You’ll need to do some prep work before using a spray foam kit. Spray foam can cause irritation to your skin, eyes, and lungs, so invest in gloves, skin protection, and a respirator. You’ll also need to ensure there are no tripping hazards or other obstacles in the way.

Step 1. Install Drop Cloths

Spray foam insulation is extremely sticky, so install disposable drop cloths over everything you don’t want insulated. Cover the floor, yourself, and your tools before you begin.

Step 2. Using Heat Blankets

Depending on the ambient temperature, you may need to rent or purchase heat blankets to keep the tanks above 78 degrees. Most pros leave the tanks in the box and wrap them in heat blankets to retain the heat. 

Step 3. Cover Electrical Boxes

If your vaulted ceiling has an electrical box for a ceiling fan or light fixture, cover the box completely. Allowing spray foam insulation into the box will not damage the box or the wiring, but it will make installing the fixture difficult. 

Step 4. Spraying the Foam

Follow the directions carefully that come with your kit. In most kits, the materials from the tanks mix as they exit the spray nozzle. Your kit may have more or less pressure than others, so practice a little to determine how fast to move the nozzle.

Most pros overfill the space slightly to ensure there are no gaps or cracks. Once the foam has cured, go back with an insulation trimmer to remove the excess. If you underfill a space, you can add more at any time.

If necessary, you can intentionally underfill a space, leaving room for electrical wires. As long as you install enough spray foam to achieve the required R-value, you can leave as much space as needed.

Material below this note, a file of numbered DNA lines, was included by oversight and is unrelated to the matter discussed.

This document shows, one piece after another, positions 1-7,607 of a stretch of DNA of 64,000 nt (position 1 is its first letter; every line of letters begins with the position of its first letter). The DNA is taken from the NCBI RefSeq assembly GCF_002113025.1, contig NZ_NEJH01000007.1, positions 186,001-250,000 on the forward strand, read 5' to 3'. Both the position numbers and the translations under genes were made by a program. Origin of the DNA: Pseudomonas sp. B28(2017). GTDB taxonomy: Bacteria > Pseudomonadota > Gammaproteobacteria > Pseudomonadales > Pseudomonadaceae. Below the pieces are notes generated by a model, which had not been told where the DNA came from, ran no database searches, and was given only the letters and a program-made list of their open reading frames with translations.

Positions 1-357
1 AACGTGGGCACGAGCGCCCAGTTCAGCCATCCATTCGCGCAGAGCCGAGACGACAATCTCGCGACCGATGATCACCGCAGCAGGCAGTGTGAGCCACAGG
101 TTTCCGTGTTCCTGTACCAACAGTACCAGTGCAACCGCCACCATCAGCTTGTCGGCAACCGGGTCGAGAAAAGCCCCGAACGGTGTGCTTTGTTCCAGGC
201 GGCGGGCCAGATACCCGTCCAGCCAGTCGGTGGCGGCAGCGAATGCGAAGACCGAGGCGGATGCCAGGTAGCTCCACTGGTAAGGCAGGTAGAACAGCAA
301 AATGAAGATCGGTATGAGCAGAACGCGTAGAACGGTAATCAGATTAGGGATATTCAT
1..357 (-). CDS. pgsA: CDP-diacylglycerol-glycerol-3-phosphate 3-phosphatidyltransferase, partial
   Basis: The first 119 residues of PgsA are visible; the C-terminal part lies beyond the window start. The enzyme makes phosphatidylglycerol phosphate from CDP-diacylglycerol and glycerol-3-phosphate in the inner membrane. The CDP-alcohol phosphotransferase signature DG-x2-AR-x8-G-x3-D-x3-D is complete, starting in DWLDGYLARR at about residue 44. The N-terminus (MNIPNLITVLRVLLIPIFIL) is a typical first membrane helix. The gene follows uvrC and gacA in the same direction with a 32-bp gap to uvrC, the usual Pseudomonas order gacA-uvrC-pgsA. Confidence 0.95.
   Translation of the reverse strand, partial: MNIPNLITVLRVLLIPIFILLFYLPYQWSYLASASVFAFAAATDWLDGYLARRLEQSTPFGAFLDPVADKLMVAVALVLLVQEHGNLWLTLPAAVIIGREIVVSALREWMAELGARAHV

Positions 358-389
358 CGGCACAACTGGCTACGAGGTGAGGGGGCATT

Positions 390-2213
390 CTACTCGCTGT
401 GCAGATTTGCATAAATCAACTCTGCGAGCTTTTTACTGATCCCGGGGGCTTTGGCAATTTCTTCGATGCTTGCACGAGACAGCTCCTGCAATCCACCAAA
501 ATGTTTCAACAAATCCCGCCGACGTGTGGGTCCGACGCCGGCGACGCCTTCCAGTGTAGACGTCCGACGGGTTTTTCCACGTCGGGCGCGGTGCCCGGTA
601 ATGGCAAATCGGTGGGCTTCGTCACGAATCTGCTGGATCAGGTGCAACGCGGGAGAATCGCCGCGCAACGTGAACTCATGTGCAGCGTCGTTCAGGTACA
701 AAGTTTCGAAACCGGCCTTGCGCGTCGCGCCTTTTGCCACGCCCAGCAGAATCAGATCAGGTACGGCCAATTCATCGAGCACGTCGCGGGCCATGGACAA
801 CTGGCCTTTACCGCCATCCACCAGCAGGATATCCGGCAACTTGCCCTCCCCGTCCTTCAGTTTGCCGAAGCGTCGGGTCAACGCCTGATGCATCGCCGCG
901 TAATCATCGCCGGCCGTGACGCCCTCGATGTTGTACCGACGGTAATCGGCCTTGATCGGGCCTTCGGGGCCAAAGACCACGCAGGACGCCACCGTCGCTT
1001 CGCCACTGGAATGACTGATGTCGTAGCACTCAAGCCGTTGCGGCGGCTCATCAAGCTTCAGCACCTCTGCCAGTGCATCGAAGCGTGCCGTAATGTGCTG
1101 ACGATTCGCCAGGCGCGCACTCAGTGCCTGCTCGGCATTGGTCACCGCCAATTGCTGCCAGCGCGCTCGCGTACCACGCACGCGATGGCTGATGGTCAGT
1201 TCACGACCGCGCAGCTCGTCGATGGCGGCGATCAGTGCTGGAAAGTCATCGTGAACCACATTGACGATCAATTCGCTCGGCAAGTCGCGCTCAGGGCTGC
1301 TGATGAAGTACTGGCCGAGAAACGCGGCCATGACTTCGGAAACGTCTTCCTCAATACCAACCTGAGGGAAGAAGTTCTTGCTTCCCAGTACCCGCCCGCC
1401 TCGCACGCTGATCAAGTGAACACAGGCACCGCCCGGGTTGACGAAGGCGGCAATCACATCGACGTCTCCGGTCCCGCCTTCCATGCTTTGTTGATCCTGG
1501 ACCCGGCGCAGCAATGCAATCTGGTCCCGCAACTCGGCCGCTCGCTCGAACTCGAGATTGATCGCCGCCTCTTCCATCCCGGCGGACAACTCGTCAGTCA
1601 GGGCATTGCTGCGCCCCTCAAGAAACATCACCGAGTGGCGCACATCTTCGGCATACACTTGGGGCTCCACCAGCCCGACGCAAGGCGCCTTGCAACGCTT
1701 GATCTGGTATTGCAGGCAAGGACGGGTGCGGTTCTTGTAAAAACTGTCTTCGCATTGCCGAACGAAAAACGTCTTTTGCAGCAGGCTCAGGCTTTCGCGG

Do I Install Spray Foam In a Vaulted Ceiling From Above or Below?

Most building codes require a minimum of R-38 insulation in a ceiling. To achieve R-38 in a ceiling the foam must be about 5.5” – 7.5” thick. 

If your vaulted ceiling is built from trusses, you’ll install the insulation after the drywall is installed, as opposed to fiberglass batts, which are installed before the drywall. 

Some vaulted ceilings are built from beams or large lumber, so there are no ceiling joists or collar ties needed for support. If your vaulted ceiling has no attic, you can spray the foam from underneath, just like batts. 

Stay at least 2” away from recessed light fixtures, like can lights. If you accidentally cover a recessed fixture, the heat from the bulb cannot escape and will lead to overheating of the fixture.


Justin's been in construction for over 20 years in both new build and renovation. With experience in both commercial and residential construction, he specializes in healthier and more energy-efficient homes.